Using an ecological framework, the existing literature and research, and the authors' combined 60 years of clinical practice with children, youth, and families, this article examines gender variant childhood development from a holistic viewpoint where children, youth, and environments are understood as a unit in the context of their relationship to one another. The focus is limited to a discussion about the recognition of gender identity; an examination of the adaptation process through which gender variant children and youth go through to deal with the stress of an environment where there is not a "goodness of fit"; and a discussion of the overall developmental tasks of a transgender childhood and adolescence. Recommendations for social work practice with gender variant young people are presented in the conclusion of the paper.
The film Ma Vie en Rose (My Life in Pink) (Berliner & Scotta, 1997) is a story about the innocence of childhood as told through the experiences of a seven year old boy, Ludovic. Ludovic desperately wants to be a girl and everything about him says that he already is one. He has it all figured out; God messed up his chromosomes, simple as that, no judgment, no morality. Ludovic is a prime example of a female brain in a male body and he is putting up a valiant struggle not to be erased as a person. It's all very honest and natural to him. He is only a small boy and is much more in tune with his needs and desires than is his family.
Ludovic is 7 years old, born to a middle class, suburban family. He is very much like other children, but he is different in one key way-Ludovic is sure that he was meant to be a little girl, not a little boy-and he waits for a miracle to "correct" this mistake. Whenever able, he dresses in typical girl outfits, grows long hair, and is certain of his gender identity despite the fact that others are less sure. His parents, while tolerant of his gender nonconforming behaviors, also are embarrassed by his insistence that he is a girl, not a boy.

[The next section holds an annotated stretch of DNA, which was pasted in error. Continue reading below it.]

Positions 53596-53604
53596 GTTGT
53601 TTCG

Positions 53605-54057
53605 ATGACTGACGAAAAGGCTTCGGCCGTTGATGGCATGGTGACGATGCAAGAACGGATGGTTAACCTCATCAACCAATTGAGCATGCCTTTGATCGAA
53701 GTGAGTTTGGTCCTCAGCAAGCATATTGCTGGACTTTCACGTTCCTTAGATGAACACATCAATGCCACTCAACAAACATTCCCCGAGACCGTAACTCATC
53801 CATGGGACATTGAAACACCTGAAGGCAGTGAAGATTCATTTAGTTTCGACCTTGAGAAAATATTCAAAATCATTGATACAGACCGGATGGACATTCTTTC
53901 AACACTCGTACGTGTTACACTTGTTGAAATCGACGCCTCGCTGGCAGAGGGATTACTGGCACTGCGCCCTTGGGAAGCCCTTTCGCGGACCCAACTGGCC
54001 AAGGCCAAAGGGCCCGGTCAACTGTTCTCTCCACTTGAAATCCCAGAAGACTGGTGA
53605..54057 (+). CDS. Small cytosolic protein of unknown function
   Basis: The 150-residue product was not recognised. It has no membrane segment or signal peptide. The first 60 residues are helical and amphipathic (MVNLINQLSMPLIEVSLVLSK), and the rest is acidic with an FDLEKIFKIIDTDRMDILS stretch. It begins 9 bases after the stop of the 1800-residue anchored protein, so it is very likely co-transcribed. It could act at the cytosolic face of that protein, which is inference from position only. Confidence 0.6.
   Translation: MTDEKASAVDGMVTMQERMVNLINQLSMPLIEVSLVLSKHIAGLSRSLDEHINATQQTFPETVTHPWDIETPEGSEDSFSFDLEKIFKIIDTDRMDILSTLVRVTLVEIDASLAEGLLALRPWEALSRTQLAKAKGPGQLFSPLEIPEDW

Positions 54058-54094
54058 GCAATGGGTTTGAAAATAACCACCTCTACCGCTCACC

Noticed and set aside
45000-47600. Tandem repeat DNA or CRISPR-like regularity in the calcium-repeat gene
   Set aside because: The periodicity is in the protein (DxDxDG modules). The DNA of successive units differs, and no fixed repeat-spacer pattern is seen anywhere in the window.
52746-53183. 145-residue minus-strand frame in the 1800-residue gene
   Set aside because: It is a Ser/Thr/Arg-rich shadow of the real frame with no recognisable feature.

His siblings, although loving their "brother" in their home, are fatigued by having to fight for him in school when he is teased and harassed. Even though everyone else is unsure, Ludovic muddles along, praying for the miracle that will change him into the girl he knows he is. Everything falls apart however, when he falls in love with a boy who happens to be the son of his father's boss, a man who is uncomfortable in his own skin.
When Ludo's father is fired from his job because his boss cannot abide by Ludovic's crush on his son, Ludovic's mother increasingly blames his gender nonconforming dress and behavior for the family's estrangement from their community. The gender variant behavior that was once tolerated is now unsupportable: Ludovic's hair is cut into a typical boy's style; he is forced to wear traditional boy's clothing; he is brought to therapy; and he is encouraged to play sports and to be more like his brothers-all "corrective" actions designed to make him to be more like a boy, to make him "fit in," by force if necessary.
Ostracized by his schoolmates, misunderstood by his family, and eventually run out of town by bigoted neighbors, Ludovic accepts that he cannot be the boy his family wants him to be. In a desperate attempt to break away from his life, Ludo tries to end his life, at which point, his family realizes that in spite of what their community thinks, Ludovic should be accepted for who he really is. The final lines in the film, "Do whatever feels best. Whatever happens you'll always be my child."
"Our child" is a line that every transgender child longs to hear from his or her parent.
Ah, if life could just be as simple as it is in the movies... although, Ma Vie en Rose is a powerful story of a gender variant child who struggles to be accepted by his family, and finally is, contemporary real-life childhood undoubtedly is a very difficult period for gender variant children or youth and their parents. …